How to train a Giraffe
Keepers at Bristol animal park make healthcare training for Giraffes less of a tall order with novel techniques Tuesday 15th March 2016
A big-zoo animal park in Bristol has been carrying special healthcare-led training exercises with a family of four giraffes to provide cutting-edge welfare. Moving on from the more mundane cleaning-and-feeding routines essential to daily care of all zoo animals, Keepers at Noah’s Ark Zoo Farm have successfully developed a close relationship with these iconic African giants to encourage close trust and enable useful medical treatments to be performed without the need for sedation or stressful restraint.
Dedicated training sessions are held with the giraffes several times a week to build the important trust-relationship between Keeper and animal. Training methods used are strictly positive reinforcement, with the giraffe receiving something good for providing a specific behaviour. The reward the animal receives reinforces the action and the Keepers can use this to help with everyday care of the animal – including weighing, inspection of hooves and even microchipping.
Target training – a Keeper directing a specific behaviour using a simple touch-target (usually a ball on a stick) - can usefully help move giraffes safely around an enclosure to allow visual health checks, manoeuvre gates safely, and lead the animal into a chute (enclosed inspection bay). Chute training is carried out at least once a week, where the giraffe can be weighed, receive foot care or any other procedure or check needed. Weighing giraffes is vital to monitor health, and also helps Keepers plan an appropriate diet. Weighing can indicate whether they are gaining, maintaining or losing weight – weight loss can be a sign of illness or stress. Weights however must be used along with a body condition scoring system because animals come in different heights and shapes – there’s no such thing as a ‘standard’ giraffe! The body condition scoring system works by giving each individual a score between 1-5 (1 being emaciated and 5 being overweight). Keepers are looking for an ideal score of around 3.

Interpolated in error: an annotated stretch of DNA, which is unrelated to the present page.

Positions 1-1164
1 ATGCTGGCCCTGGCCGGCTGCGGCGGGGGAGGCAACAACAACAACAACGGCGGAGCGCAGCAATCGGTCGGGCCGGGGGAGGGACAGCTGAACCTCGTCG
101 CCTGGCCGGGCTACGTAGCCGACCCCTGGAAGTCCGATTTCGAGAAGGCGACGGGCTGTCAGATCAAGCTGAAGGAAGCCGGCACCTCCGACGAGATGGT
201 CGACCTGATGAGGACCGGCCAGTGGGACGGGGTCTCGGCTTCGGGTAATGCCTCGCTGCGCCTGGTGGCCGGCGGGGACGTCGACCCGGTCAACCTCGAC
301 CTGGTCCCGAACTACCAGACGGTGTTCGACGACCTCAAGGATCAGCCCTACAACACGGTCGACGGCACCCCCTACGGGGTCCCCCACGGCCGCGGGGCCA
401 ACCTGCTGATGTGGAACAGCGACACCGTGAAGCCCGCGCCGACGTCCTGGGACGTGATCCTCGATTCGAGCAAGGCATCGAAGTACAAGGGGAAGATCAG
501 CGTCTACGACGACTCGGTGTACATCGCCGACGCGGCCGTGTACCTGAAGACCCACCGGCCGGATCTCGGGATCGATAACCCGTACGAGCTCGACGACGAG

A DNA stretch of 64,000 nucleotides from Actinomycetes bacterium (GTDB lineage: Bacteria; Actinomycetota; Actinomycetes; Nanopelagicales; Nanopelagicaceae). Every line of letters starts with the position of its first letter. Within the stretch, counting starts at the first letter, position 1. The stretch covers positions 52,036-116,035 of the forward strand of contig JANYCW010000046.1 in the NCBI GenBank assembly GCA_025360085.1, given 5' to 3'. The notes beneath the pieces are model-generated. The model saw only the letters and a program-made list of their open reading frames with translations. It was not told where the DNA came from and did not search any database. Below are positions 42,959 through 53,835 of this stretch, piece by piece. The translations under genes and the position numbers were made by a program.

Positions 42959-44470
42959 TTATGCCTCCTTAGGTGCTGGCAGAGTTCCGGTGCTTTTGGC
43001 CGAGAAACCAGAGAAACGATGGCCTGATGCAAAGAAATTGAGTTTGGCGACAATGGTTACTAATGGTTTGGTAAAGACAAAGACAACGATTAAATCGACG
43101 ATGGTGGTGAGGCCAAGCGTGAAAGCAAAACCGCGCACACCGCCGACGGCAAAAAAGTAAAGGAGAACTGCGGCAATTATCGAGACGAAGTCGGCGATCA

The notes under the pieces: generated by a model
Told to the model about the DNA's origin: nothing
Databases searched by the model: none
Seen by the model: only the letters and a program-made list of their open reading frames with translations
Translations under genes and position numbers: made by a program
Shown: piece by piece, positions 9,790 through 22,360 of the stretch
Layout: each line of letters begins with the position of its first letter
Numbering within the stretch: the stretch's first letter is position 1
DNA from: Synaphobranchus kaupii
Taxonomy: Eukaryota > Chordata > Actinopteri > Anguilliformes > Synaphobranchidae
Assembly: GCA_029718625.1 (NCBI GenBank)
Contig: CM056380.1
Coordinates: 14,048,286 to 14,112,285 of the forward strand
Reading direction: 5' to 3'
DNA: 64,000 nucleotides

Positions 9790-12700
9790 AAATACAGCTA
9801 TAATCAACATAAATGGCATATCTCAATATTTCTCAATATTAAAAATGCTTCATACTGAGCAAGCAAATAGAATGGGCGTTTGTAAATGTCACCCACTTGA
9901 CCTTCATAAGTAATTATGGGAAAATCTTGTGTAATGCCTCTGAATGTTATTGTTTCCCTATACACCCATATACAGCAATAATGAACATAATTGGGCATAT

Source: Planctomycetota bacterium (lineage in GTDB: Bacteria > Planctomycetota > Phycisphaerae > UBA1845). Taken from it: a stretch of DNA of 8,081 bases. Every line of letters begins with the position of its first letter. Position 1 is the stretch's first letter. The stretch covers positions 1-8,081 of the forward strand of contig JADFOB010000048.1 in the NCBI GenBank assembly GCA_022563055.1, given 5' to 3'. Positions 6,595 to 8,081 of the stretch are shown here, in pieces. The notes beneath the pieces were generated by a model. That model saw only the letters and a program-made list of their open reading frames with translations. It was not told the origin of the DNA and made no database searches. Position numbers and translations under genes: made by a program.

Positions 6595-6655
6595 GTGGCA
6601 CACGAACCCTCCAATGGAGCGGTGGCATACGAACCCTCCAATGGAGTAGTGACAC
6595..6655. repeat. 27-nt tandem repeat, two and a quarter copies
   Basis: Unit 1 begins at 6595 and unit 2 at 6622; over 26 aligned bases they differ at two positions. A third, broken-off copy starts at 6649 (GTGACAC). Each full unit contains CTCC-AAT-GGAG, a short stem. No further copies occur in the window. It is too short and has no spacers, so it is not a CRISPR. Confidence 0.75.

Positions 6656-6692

All four giraffes at Noah’s Ark are target-trained, which visitors can see and help with in the parks ‘Big Zoo Keeper Experiences’. Training is not only helpful for our daily activities but it is enjoyable for the giraffe. They have the free choice to participate in training, and can walk away any time they want. However, they always stay because the reward is motivating for them and training keeps them mentally stimulated, acting as a form of enrichment.
Foot care and hoof maintenance is vitally important to giraffes – training exercises at the zoo mean that Keepers can apply hoof oil and even perform hoof trims. Keepers have previously carried out x-rays, physical examinations and preparation for microchips.
African Section Head Keeper Emma Green comments on the giraffe-Keeper relationship at Noah’s Ark: ‘Being an animal keeper is far more than picking up muck or simply feeding the animals. Building a strong bond with the giraffe is key to successful training, allowing us to provide the best husbandry and the highest standards of animal welfare. Since starting the training programme the giraffe have become far more trusting and comfortable within their environment, I am so proud of them. It is almost like a game for them and they are always happy to participate!’
Visitors to the Noah’s Ark this year also have the opportunity to meet the Giraffes in a personal short ‘Giraffe Encounter’, a popular cheap treat bookable from the zoos Ticket Office during a visit. A great deal of training has recently been focused on the preparation for transport of the two young male giraffes, George and Geoffrey. The brothers are soon to be moving on to a new home later this year, helping start a new giraffe group at a European zoo. Training them for their transport crates has gone well and will make the process far more relaxed.
Education, and the sharing of husbandry ideas within the animal care industry, is important in the continuing improvement of welfare standards within zoos and animal parks across Europe. Noah’s Ark Keepers frequently attend professional workshops to keep them up to date with the latest research and practises in giraffe management. Head Giraffe Section Keeper Emma Green regularly attends ABWAK (Association of British Wild Animal Keepers) Giraffe Keepers Workshops. Keepers from different zoos exchange first-hand information and experiences. Social networks including Facebook also allow keepers from across the globe to discuss and exchange ideas – this has become an increasingly important knowledge-sharing resource.